When, why, and why not, should I consider bankruptcy?
The idea of declaring bankruptcy, wiping out certain debts or repaying them over time with court protection—no more hassles or nasty phone calls from menacing creditors—and then moving on more-or-less debt free has undeniable appeal to anyone faced with overwhelming debt.
Should I File for Bankruptcy?
The question of whether you should file for bankruptcy is more complicated than just looking at the numbers and deciding whether bankruptcy will successfully wipe out your debts. As compelling as it may sound, bankruptcy has a lingering and far-reaching impact that touches every aspect of your life.
Bankruptcy ruins credit, makes it difficult, if not impossible, to keep bank accounts and credit cards, can cause the loss of valuable possessions, and makes it difficult to get on with necessities of life such as buying or renting a home or car, getting insurance or finding a job. In fact, most financial advisors look at bankruptcy as a desperate last resort, one that should only be carried out with the counsel of an experienced bankruptcy attorney, and only when budgeting, credit counseling or other efforts have failed.
How to File for Bankruptcy
Before you can file for bankruptcy, you must get credit counseling at your own expense from a government-approved organization (refer to this list of approved providers) within six months before you file and you must satisfy a means test to confirm that your income does not exceed a specified amount, which differs by state. Credit counseling must be completed within 180 days of filing for bankruptcy. You can find more information about means tests at the U.S. Department of Justice official website.
Next, you must decide which forms are applicable to your situation and file the proper forms with the bankruptcy court. At this point, though, you should only make decisions with the advice of an attorney. While a party without an attorney is allowed to represent themself in bankruptcy court, it is extremely difficult to do so correctly and is highly discouraged by the U.S. federal courts for the protection of the debtor.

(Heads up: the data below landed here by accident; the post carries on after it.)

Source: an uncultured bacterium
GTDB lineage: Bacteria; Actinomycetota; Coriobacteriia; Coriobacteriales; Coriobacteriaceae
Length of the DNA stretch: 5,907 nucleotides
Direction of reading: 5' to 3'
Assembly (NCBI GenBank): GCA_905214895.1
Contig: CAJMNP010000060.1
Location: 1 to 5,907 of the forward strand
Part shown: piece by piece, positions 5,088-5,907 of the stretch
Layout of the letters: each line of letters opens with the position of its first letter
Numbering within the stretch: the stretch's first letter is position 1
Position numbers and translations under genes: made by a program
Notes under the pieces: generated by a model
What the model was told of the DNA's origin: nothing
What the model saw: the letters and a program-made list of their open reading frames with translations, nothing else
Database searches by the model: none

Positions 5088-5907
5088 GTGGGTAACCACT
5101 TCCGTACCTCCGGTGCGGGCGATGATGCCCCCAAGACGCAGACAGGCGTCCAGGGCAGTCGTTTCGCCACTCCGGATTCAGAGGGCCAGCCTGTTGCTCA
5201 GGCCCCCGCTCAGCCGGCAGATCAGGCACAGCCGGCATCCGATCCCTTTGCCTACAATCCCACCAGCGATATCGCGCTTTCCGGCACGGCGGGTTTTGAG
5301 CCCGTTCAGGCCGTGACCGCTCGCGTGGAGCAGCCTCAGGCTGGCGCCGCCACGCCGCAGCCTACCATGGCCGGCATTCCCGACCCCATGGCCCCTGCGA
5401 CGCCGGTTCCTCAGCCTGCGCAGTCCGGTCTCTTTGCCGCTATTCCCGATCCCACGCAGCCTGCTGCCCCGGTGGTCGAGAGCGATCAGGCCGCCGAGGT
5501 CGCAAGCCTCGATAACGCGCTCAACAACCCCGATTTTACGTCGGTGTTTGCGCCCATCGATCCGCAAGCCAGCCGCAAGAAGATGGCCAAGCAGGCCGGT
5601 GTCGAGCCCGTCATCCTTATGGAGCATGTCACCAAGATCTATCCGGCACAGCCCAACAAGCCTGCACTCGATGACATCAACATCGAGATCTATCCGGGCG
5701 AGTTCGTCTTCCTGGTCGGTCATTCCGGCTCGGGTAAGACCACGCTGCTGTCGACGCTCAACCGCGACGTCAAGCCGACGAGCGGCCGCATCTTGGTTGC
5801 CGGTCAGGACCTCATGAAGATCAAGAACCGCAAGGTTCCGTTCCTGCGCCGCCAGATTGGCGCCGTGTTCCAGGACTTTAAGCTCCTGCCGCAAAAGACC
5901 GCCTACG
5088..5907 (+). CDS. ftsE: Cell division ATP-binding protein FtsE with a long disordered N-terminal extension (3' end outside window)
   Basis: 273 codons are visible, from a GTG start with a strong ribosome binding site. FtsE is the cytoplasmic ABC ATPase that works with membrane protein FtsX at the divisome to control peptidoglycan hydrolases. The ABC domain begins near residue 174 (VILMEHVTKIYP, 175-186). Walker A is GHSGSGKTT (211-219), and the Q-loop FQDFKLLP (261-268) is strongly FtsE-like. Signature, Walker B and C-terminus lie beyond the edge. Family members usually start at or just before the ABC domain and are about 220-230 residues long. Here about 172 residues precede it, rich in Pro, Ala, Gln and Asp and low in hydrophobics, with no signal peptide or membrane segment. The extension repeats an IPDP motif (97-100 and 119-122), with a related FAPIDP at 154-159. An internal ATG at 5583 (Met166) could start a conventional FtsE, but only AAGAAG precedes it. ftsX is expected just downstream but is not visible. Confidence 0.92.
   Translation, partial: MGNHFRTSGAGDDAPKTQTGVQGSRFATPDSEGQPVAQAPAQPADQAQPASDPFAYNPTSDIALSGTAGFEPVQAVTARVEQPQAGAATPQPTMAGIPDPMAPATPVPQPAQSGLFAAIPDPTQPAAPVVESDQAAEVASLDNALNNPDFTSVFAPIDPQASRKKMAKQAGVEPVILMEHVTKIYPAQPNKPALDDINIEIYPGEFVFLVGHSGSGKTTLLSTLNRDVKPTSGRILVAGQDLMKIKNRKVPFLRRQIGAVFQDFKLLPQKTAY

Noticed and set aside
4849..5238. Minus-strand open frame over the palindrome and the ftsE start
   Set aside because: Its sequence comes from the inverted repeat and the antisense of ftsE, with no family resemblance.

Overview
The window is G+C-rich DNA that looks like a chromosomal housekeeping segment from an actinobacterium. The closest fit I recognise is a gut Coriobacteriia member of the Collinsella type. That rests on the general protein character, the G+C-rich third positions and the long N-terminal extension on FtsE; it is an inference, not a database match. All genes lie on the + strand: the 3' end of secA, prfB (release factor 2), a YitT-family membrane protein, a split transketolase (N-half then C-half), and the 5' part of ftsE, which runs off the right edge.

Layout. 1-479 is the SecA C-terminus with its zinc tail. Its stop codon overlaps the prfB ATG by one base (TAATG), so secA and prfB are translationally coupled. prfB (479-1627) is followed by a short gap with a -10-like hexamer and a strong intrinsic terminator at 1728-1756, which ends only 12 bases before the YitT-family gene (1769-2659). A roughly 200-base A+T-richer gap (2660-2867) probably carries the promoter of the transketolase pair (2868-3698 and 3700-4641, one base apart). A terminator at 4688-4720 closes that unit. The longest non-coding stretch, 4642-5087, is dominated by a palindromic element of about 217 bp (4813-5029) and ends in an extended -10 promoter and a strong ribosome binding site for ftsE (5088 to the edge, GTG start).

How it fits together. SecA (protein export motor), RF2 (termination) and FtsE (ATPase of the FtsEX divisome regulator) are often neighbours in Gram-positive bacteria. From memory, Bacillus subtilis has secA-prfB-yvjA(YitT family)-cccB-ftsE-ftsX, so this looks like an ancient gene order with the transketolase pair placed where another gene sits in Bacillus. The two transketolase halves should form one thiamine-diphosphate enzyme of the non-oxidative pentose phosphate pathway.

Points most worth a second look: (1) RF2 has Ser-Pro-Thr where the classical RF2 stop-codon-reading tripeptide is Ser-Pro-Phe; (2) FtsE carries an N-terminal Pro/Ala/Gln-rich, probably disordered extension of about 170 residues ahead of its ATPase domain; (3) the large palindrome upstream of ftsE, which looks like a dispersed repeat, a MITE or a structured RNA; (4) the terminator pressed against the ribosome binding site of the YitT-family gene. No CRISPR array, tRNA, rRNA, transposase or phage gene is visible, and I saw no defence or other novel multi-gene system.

Which Type of Bankruptcy?
The type of bankruptcy that might work in your situation is directly related to what assets and property you have and whether and how much you owe on your home, the amount of regular income you earn, and sometimes other factors. The federal Bankruptcy Code was overhauled drastically in 2005 to encourage people with a steady income to use Chapter 13 instead of Chapter 7. The following is a brief summary of the two types as they are now.
Chapter 13 allows those with a steady income to keep certain property, like a home with a mortgage or a car that might be lost during the bankruptcy process. Under Chapter 13, the court approves a repayment plan where you give up part of your future anticipated income to pay some or all of what you owe, rather than surrendering property. In return, certain debts must be repaid. These include overdue school loans, child support, taxes, car loans, and home mortgage payments and, in some cases, all of your debts.